Pureeing Soup



Pureeing soup

The advent of the blender (including the handheld immersion blender) has made it possible to puree almost any vegetable soup, and many others as well. (As it happens, however, a hand-cranked food mill is usually just as easy.) Thicken purees if you like, stir in some cream, milk, half-and-half, yogurt, sour cream, or creme fraiche – any liquid dairy product can be used to enrich and adjust the thickness of purees. If your puree is too thick, stir in some water or, better still, half-and-half, which will add flavor, enhance texture, and thin the soup out all at the same time. If your puree is too thin (maybe you should have added that potato after all), stir in some thick cream, such as heavy cream or sour cream; it will add flavor and make the soup a little thicker.

Pureeing soupIt’s worth noting that, except for the guilt induced by its fat content, heavy cream is almost always preferable. It adds great flavor and texture, and you don’t need much — one-half cup, or even less, is usually enough to have a wonderful impact on six cups of soup (of course more has even more of an impact).

Heating stock for use in soup

Most soups begin by cooking some meat or vegetables, then adding stock or water. If you heat the stock or water while you prepare the solid ingredients, you will cut your cooking time, usually by as much as ten or fifteen minutes. For that reason, when I list stock as an ingredient in soups, I write, “preferably warmed.” You can add ice-cold stock, of course, if you would rather not dirty an extra pot.

Adding pasta to soup

Most soups rely on starches such as rice, pasta, or bread for body. But pasta, especially, is sometimes better cooked in separate water. Large amounts of pasta absorb so much water and give off so much starch that cooking it directly in a soup may change the character entirely. (There is nothing wrong with this, of course, but you should be aware of it.) My sometime preference, then, is to precook large amounts of noodles before adding them to soup. When, however, you’re adding a little small pasta to soup — such as a few tablespoons of orzo – just cook it directly in the simmering broth, stirring frequently.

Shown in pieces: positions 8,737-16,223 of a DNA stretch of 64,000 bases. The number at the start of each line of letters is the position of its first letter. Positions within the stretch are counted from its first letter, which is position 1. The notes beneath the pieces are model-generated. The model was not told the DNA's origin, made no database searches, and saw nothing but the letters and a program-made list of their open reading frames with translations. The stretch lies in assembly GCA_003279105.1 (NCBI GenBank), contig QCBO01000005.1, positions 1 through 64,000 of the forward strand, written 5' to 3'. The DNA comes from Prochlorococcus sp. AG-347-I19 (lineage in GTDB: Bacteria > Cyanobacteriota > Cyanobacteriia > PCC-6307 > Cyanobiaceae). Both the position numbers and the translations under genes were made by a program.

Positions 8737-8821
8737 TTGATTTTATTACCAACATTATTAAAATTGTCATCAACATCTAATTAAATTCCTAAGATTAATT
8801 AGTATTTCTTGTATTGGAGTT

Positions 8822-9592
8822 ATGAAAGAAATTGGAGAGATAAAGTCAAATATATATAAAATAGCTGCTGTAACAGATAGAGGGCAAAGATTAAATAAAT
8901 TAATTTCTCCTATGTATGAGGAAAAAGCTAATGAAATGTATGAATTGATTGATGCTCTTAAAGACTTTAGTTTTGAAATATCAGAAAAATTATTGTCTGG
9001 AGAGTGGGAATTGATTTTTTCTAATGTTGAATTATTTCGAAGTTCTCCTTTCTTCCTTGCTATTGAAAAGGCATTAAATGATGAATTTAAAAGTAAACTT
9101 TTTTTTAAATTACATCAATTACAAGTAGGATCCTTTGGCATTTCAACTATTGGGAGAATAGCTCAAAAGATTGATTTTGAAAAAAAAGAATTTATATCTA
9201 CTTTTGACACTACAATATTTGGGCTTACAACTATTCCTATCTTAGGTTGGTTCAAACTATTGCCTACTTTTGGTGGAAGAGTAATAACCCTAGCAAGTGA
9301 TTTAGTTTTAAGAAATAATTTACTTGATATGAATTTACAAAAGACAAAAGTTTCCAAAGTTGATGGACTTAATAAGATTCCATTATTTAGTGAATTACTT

Storing soups

Many soups can be made in advance, or at least partly so; I’ve noted the best time to interrupt cooking, if there is one. Generally, I don’t recommend refrigerating or freezing any soup once you’ve added starches such as rice and pasta. Since they continue to absorb water, even during storage, they break down, losing all of their texture and thickening the soup unnecessarily (of course if you like these qualities, go right ahead). Nor should you store soups with dairy products, which are likely to curdle when reheated. Other soups, however, freeze brilliantly for a month or more, and there’s rarely a reason not to double or even quadruple a given recipe to reserve some for future eating.